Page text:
Temp – temper – tempering – tempera – temperature…
These are some words and phrases I relate my climate category’s name with, in a somewhat free association… can’t help it, I just love word games like that across the languages I bear and the span I speak them.
Let’s see what I can tell you in all my heart’s honesty about the urgent matter of reforesting the temperate zone, with special attention to reforesting temperate Europe. In other words, I would love you to listen up as I remind us all of all the tempering the temperate zone has endured, for the longest of all climate zones, given the scale of the human population here and the extended-stay accommodation humanity has enjoyed in these parts of the northern hemisphere.
I am admittedly going to paint this picture (tempera) with a bias towards Europe, overall one of the most densely populated and affluent peninsulas of the world.
In the meanwhile I’ll try my hardest not to lose my temper as I proceed with this heated topic put on the back burner for way too long, whilst the planet’s average atmospheric temperature keeps on rising.
C’est le temp!
From the last ice age onward
Whatever the earliest Homo sapiens tribes have done before the last ice age, for most of the European continent we can safely disregard, perhaps. The ice mantle, like an enormous rough sponge from a slate, had wiped off the marks of their deeds on the landscape, save the less obvious cave paintings we are left with about the bye-bye-gone era of hunting-gathering on the presumably rich grounds found here.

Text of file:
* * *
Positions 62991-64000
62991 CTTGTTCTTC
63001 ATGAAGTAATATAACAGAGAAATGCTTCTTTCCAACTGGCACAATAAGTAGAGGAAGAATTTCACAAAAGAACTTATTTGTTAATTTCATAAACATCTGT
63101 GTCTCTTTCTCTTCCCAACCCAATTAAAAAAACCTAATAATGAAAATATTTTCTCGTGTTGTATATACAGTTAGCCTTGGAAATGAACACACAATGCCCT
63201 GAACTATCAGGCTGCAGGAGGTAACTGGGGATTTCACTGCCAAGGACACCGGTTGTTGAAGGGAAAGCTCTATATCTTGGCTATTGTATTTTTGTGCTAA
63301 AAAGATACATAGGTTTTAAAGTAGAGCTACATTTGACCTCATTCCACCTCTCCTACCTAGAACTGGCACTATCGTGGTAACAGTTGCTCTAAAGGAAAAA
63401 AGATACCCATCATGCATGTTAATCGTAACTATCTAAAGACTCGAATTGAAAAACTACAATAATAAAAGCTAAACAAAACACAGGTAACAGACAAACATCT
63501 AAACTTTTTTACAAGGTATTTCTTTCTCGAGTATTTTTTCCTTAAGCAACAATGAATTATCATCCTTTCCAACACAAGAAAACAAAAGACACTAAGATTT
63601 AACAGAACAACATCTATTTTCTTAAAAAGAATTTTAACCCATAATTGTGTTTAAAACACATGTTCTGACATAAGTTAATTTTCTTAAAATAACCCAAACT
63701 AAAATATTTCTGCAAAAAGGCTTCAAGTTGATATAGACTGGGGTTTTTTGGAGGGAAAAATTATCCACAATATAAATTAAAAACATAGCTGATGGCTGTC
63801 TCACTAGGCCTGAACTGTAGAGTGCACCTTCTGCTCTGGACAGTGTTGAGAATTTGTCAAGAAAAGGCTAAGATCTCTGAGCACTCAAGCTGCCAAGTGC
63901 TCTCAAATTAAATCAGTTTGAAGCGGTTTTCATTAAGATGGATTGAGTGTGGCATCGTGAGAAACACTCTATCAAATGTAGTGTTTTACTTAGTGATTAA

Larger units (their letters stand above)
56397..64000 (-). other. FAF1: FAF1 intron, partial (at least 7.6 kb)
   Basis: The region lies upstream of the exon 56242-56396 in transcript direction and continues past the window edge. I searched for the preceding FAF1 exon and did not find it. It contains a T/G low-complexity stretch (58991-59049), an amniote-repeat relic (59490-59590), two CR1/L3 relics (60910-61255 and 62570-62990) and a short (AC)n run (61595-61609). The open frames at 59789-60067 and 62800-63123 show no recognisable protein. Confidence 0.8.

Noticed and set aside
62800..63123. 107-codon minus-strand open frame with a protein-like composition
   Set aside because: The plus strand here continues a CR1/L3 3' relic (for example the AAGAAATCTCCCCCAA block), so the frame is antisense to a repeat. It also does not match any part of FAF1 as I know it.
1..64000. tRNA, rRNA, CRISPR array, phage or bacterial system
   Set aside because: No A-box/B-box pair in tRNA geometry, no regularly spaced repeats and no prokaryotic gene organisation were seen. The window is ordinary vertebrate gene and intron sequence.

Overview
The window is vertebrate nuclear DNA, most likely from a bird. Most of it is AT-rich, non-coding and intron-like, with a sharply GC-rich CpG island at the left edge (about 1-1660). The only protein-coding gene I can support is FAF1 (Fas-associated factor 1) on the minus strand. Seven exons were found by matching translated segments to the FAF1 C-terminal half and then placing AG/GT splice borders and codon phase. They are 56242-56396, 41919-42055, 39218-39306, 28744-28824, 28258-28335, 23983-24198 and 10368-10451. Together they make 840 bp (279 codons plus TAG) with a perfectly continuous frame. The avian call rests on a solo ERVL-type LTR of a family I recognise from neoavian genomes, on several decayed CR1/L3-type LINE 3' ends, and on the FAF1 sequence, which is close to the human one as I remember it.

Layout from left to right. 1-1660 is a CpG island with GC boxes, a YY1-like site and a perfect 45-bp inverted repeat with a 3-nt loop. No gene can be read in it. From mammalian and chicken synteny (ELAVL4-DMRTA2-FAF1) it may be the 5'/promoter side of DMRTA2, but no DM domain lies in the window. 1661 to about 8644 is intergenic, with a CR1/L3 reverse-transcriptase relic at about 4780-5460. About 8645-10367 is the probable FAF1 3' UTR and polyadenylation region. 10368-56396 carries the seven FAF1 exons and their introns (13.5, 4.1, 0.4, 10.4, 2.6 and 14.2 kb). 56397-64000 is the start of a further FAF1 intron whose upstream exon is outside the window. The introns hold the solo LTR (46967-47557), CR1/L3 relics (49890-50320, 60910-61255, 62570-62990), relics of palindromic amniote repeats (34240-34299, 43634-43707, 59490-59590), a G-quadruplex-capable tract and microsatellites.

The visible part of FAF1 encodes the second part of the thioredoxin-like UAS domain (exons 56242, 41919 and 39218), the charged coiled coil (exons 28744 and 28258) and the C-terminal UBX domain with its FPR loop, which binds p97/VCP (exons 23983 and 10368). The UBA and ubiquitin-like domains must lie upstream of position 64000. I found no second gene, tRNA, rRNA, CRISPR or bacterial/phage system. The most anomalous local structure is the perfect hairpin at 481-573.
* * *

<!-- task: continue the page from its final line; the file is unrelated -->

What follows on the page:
It’s reasonable to focus our attention to the last ten-or-so thousand of years when, gradually, more and more of the continent was becoming habitable again by our species. That there were some fragmented, low organizational level hunter-gatherer tribes scattered in the southernmost fringes of Europe, just outside of the glacier shield, seems plausible. Our attention goes now, however, to those incomparably better organized high cultures that survived the frigid times in the sheltered south-eastern lands, ranging from the Caucasian Mountains to the Persian Gulf, from at least as far east as present Iran all the way to the east coast of the Mediterranean Sea and Egypt. Due to all sorts of pressures, socio-cultural and natural, these interrelated ethnic groups began exploring and settling this new land of promise.
Temperate climates in general are not only habitable, but hugely convenient to inhabit.
The lure of mildness
First of all, year-round temperatures fluctuate within a bearable to very comfortable range in Europe, especially given the ingenuity and resourcefulness of our ancestors in both clothing themselves adequately and crafting appropriate shelters, however permanent; ready-formed skills brought with them from their earlier homelands as ancestral cultural inheritance, to be just slightly adapted to the newfound conditions.
Free of climatic anomalies, such as extreme heat and drought, like increasingly found in the Gobi Desert, the Arabian Peninsula or Egypt of the time, here fertile grounds laid ahead for the peoples already experienced in agriculture, though densely forested above, which might have seemed daunting to deal with at first.
The multitude of islands in the Aegean Sea, and beyond, allowed for a steady island-hopping, while the long coastline also benefited the weathered sailors of ancestral coasts to explore further and further.